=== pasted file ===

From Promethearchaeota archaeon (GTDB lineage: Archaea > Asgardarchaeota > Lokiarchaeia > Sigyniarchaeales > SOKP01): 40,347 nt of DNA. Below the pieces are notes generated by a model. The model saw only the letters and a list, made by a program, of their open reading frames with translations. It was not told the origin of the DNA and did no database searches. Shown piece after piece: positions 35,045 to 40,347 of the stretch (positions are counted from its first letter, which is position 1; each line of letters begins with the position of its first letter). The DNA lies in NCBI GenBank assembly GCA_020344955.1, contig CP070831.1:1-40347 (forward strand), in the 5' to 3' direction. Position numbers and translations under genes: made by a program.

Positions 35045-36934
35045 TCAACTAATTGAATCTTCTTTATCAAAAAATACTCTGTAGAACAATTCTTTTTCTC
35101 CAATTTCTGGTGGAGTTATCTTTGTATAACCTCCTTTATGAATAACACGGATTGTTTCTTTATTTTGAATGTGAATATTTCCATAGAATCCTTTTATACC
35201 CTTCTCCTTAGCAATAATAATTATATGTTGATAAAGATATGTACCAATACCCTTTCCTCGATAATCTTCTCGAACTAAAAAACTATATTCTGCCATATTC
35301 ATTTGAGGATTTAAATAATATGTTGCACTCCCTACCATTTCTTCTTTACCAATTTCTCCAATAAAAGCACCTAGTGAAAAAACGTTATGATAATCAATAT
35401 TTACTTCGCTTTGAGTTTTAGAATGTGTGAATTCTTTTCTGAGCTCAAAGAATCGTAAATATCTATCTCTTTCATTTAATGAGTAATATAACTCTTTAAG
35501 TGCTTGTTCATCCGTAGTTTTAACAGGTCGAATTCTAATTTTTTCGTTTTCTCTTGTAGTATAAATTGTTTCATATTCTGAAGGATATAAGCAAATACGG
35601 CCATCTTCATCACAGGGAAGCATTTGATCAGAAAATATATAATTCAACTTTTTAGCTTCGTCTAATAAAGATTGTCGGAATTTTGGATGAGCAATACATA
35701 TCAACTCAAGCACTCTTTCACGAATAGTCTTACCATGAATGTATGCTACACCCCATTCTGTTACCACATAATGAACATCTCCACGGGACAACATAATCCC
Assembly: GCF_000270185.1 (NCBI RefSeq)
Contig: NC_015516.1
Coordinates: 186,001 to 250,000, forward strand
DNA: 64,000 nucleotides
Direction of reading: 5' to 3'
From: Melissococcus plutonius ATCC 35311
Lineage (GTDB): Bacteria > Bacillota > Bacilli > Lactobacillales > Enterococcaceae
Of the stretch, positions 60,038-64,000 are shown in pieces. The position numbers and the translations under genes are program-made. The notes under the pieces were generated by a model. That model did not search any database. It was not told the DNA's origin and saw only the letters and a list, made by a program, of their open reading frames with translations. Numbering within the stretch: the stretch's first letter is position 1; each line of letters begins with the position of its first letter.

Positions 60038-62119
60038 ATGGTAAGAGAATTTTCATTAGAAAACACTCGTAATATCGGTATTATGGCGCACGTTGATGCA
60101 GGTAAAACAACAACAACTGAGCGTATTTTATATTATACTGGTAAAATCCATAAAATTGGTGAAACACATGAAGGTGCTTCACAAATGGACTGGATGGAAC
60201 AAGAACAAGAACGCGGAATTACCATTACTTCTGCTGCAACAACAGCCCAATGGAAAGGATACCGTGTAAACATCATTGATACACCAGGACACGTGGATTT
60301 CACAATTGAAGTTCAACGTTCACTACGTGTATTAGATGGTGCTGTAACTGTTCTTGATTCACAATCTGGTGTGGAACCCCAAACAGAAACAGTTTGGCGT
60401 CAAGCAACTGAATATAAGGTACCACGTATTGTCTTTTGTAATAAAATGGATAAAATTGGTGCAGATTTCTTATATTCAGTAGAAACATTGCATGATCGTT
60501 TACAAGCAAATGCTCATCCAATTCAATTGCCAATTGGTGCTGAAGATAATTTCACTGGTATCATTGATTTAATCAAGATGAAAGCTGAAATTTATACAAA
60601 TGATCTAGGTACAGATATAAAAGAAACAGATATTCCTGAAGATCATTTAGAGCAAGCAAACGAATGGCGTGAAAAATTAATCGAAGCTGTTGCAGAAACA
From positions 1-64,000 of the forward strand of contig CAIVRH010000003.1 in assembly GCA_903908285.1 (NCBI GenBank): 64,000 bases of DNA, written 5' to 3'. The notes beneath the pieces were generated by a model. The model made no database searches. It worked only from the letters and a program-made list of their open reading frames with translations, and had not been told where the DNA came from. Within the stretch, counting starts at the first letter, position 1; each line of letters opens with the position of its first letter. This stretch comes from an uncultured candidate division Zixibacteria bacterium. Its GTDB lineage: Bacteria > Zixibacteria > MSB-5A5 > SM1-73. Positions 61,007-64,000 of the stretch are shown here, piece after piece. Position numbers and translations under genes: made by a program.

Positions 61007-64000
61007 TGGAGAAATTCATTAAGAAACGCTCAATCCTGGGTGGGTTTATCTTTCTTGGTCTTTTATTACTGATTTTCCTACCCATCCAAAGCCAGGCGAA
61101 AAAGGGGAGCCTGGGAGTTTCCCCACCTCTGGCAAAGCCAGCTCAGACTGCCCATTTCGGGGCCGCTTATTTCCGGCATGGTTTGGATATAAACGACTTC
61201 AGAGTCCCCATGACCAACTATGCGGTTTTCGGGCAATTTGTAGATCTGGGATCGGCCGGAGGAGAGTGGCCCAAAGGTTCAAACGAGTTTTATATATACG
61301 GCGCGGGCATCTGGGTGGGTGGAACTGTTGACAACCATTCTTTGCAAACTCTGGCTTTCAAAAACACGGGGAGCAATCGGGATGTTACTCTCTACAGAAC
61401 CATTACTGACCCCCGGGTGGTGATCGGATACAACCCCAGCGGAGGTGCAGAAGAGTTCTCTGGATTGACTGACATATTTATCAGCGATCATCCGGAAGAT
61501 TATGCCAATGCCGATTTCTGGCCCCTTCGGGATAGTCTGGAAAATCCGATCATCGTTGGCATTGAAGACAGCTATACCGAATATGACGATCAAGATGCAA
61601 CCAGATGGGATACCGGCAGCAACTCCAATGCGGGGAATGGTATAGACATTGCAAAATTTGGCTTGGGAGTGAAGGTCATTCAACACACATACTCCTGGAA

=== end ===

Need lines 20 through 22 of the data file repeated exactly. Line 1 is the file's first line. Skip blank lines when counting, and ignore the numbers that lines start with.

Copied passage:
60038 ATGGTAAGAGAATTTTCATTAGAAAACACTCGTAATATCGGTATTATGGCGCACGTTGATGCA
60101 GGTAAAACAACAACAACTGAGCGTATTTTATATTATACTGGTAAAATCCATAAAATTGGTGAAACACATGAAGGTGCTTCACAAATGGACTGGATGGAAC
60201 AAGAACAAGAACGCGGAATTACCATTACTTCTGCTGCAACAACAGCCCAATGGAAAGGATACCGTGTAAACATCATTGATACACCAGGACACGTGGATTT